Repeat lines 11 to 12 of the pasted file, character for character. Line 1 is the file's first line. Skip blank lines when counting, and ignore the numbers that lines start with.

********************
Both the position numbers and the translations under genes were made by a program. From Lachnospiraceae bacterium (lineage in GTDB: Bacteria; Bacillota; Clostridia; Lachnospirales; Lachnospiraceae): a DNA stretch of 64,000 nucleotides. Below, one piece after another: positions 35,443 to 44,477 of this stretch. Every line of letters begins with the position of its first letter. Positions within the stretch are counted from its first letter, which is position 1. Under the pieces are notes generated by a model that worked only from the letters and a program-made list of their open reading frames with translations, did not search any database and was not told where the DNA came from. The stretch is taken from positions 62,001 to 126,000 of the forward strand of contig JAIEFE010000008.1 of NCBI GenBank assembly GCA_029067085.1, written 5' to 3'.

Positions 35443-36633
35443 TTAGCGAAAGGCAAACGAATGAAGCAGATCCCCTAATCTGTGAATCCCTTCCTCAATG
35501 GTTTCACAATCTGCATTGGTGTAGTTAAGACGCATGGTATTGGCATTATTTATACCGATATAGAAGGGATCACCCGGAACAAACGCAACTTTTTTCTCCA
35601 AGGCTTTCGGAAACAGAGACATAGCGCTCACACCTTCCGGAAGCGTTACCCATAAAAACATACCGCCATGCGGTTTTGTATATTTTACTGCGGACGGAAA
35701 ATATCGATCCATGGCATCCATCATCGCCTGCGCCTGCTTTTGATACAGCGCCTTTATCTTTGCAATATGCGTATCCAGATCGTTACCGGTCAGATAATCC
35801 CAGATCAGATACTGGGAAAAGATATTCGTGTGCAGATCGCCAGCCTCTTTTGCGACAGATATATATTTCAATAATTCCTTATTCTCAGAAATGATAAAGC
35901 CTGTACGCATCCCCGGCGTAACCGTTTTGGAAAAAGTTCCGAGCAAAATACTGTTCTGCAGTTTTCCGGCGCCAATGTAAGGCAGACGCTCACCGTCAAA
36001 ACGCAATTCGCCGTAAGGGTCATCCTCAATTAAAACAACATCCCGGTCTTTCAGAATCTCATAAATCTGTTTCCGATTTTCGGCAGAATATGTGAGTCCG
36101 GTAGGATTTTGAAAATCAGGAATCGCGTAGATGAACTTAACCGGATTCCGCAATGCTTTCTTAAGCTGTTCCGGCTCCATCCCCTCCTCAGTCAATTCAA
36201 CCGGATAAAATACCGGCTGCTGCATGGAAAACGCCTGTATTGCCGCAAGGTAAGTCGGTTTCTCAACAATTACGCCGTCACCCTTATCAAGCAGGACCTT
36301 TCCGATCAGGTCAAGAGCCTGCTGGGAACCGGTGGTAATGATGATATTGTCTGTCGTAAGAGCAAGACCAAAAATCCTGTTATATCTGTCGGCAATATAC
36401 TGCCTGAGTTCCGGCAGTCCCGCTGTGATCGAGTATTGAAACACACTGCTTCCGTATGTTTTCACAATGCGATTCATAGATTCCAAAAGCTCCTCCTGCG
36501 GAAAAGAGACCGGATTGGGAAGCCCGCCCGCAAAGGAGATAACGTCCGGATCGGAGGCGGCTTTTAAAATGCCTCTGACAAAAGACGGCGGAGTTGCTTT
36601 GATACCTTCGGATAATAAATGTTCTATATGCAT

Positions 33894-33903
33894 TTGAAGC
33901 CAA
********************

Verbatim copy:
36201 CCGGATAAAATACCGGCTGCTGCATGGAAAACGCCTGTATTGCCGCAAGGTAAGTCGGTTTCTCAACAATTACGCCGTCACCCTTATCAAGCAGGACCTT
36301 TCCGATCAGGTCAAGAGCCTGCTGGGAACCGGTGGTAATGATGATATTGTCTGTCGTAAGAGCAAGACCAAAAATCCTGTTATATCTGTCGGCAATATAC